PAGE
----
My main research focus is the completion of a monograph that presents shame as an affect shaped by the generative relationship between humanity and technology. It is from this vantage point that I rethink the ethical and political significance of the bodily automatims (scruple, blushing, inhibition) that make the feeling of shame and embarrassment so uncomfortably riveted to a feeling of singularity and isolation. Main points of reference include: affect theory & empathy, 20th Century French and German Thought (esp. Phenoenology, Existentialism and Poststructuralism), money, fashion & the phenomenon of (literary) style. Please contact me for further information and drafts of forthcoming publications in this area.
I am also preparing a number of journal articles on Phenomenology and on Postwar American fiction.
I am convening the workshop The Cultural Politics of Empathies (20 June 2017, University of Basel), together with Dr Andrea Zimmermann (University of Basel). Guest speakers: Dr Carolyn Pedwell (University of Kent); Prof Chris Weedon (Cardiff University). Application deadline: 30 April 2017 (Outline and Programme). The workshop is hosted by the SLSAeu (European Society for Science Literature and the Arts) and is linked to the 11th SLSAeu confernce: "Empathies" (21-24 June 2017). See: http://www.empathies2017.com/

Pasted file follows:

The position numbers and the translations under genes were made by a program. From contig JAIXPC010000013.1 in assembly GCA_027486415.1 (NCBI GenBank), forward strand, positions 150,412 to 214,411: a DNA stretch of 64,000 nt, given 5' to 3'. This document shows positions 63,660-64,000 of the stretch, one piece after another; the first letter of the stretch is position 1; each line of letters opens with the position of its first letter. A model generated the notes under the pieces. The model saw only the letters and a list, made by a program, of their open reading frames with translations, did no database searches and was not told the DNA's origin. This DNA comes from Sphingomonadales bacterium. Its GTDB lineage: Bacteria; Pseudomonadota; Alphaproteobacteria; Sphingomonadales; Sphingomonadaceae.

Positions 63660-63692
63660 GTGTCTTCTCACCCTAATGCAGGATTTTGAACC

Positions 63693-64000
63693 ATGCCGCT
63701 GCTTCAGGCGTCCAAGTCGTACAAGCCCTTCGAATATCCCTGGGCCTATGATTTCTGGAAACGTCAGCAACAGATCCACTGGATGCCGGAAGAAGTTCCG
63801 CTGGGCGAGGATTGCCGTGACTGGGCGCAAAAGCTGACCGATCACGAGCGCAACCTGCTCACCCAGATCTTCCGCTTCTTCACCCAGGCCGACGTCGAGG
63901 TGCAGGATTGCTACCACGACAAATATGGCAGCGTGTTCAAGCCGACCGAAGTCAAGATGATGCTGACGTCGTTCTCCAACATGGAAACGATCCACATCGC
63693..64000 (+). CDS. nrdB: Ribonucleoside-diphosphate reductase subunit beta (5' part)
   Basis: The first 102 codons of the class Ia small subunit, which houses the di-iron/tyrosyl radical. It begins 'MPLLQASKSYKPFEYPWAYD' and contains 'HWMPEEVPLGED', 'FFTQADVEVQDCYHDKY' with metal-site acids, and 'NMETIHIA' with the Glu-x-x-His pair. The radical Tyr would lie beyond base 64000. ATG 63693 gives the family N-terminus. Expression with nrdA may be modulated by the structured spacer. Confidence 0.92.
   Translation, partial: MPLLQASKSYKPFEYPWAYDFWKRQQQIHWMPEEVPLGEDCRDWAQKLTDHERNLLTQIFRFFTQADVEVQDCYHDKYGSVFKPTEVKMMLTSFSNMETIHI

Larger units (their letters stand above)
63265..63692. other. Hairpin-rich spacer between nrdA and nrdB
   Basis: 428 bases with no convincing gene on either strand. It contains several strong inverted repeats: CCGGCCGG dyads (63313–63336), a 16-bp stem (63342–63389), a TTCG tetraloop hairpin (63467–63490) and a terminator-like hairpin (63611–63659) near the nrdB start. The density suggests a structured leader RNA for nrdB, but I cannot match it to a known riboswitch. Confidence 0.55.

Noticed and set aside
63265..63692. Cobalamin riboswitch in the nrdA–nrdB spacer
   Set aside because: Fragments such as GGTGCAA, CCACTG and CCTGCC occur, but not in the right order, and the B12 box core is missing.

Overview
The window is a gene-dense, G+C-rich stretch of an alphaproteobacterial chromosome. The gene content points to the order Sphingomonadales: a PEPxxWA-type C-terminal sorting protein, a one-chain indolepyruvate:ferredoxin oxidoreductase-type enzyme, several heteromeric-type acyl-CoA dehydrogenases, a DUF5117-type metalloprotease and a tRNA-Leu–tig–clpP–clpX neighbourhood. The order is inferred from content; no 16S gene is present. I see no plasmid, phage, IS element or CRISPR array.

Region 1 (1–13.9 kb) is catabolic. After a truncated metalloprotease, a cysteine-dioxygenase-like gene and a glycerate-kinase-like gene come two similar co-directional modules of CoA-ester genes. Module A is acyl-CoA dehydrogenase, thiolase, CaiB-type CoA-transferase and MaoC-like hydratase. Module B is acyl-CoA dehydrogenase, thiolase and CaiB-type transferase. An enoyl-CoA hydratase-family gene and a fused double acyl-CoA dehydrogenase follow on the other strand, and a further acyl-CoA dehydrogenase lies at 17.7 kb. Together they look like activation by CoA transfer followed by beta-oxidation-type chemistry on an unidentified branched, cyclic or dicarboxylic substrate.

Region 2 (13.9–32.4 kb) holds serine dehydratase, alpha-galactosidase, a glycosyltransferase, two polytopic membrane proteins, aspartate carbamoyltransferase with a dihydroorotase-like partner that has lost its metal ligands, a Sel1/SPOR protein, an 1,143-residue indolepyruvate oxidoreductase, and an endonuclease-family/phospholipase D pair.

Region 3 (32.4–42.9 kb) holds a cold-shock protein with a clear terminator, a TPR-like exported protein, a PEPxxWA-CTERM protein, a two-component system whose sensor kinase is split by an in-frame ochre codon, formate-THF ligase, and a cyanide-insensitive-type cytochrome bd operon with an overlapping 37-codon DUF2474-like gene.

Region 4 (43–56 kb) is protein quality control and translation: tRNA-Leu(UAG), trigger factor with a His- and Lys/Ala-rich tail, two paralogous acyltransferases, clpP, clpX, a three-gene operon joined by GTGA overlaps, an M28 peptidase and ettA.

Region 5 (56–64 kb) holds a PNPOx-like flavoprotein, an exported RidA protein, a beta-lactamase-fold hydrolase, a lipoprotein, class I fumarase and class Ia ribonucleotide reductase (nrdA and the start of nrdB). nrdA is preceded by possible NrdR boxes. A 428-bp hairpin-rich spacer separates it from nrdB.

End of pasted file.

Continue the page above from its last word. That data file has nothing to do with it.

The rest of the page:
Credo Credit Crisis: Speculations on Faith and Money, ed. by Aidan Tynan, Laurent Milesi and Christopher John Müller (Rowman & Littlefield, 2017).
Money facilitates the rites and rituals we perform in everyday life. More than a mere medium of exchange or a measure of value, it is the primary means by which we manifest a faith unique to our secular age. But what happens when individual belief (credo, ‘I’ believe) and the systems into which it is bound (credit, ‘it’ believes) enter into crisis? Where did the sacredness of money come from, and does it have a future? Why do we talk about debt and repayment in overtly moral terms? How should a theological critique of capitalism proceed today? With the effects of the 2008 economic crises continuing to be felt across the world, this volume brings together some of the most important contemporary voices in philosophy, literature, theology, and critical and cultural theory to assert the need to interrogate and broaden the terms of the theological critique of capitalism.